This blog has been prepared by Intouch Accounting. While we have made every attempt to ensure that the information contained in this blog has been obtained from reliable sources, Intouch is not responsible for any errors or omissions, or for the results obtained from the use of this information. This blog should not be used as a substitute for consultation with professional accounting advisers. If you have any specific queries, please contact Intouch Accounting.

Breaking news! Does today’s Autumn Statement harm or help Limited Company contractors?

Breaking news! Does today’s Autumn Statement harm or help Limited Company contractors?

Philip Hammond today delivered his first Autumn Statement as Chancellor of the Exchequer (and his last). He and the Prime Minister continue to compete for control of economic policy and are arm wrestling for the “glory sound bites”. Unless they get on the same page, the losers of this Pyrrhic victory will be you and I.

 

Famous for ill-conceived strategies implemented at a dangerous pace in the face of universal criticism, and ignoring calls for caution from industry experts (who HMRC asked for advice in the first place), HMRC and the Treasury just keep ploughing their own furrow regarding the flexible workforce.

 

Today’s statement offered public sector contractors no surprise good news, and worse no reason for private sector contractors to be optimistic. HMRC’s vision for a level playing field between employees and the UK’s flexible workforce continues to be deployed in the face of all arguments to the contrary. Mr Hammond continues to imply that anyone who is not taxed under PAYE is a tax dodger, and that any independent worker wanting to trade as a Limited Company is only doing so for the tax benefit. I wonder if this is a real belief or a view necessary to keep his job in a post-Brexit, post-Trump world of pragmatic politics.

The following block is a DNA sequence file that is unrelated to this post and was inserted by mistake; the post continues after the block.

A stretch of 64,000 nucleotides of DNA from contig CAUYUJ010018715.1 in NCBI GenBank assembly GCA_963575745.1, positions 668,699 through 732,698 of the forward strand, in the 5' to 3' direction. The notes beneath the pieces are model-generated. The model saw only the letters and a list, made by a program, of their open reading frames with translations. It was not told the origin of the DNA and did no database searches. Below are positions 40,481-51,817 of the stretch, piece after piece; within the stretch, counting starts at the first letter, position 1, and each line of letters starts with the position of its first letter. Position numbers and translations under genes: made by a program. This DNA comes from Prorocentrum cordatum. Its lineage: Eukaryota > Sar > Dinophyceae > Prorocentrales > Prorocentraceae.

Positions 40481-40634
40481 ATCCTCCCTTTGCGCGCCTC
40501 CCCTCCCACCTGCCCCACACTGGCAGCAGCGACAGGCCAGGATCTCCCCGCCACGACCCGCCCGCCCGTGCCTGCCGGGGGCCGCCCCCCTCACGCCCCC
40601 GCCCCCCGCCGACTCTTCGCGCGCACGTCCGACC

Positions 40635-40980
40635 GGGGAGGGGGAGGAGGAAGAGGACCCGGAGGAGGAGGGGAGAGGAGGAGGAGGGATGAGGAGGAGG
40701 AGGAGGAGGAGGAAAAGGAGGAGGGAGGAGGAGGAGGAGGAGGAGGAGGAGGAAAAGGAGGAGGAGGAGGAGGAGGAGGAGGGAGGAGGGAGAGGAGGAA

HMRC are JAM (“Just about managing”)

“Passing the buck” is now officially written within the Autumn Statement. When policing employment status compliance gets too tough for HMRC and they end up in a JAM, they outsource the problem to the public sector supply chain (only affecting public sector contractors) and ignore advice from stakeholders telling them it will not work!

 

It’s such a pity that the Chancellor refuses to accept that the positive contribution from a vibrant flexible workforce is widely recognised by stakeholders as essential to the prosperity and economic recovery of UK plc, and therefore dangerous to ignore.

 

“Hammond and May never listen” ( I sound like Jeremy Clarkson)

Throughout the summer HMRC have “consulted” Industry experts, Accountants, Business leaders, Trade Associations and even the man on the “Clapham omnibus” searching for views and comment on key topics including: IR35 reform in the Public sector, and Making Tax Digital.

 

I wish that I could understand why HMRC are not listening. A significant proportion of stakeholder responses on both consultations are consistently negative about:

 

  • the unrealistic timetables being imposed
  • the lack of attention to detail in the implementation guidance
  • the absence of the digital tool for IR35 status assessment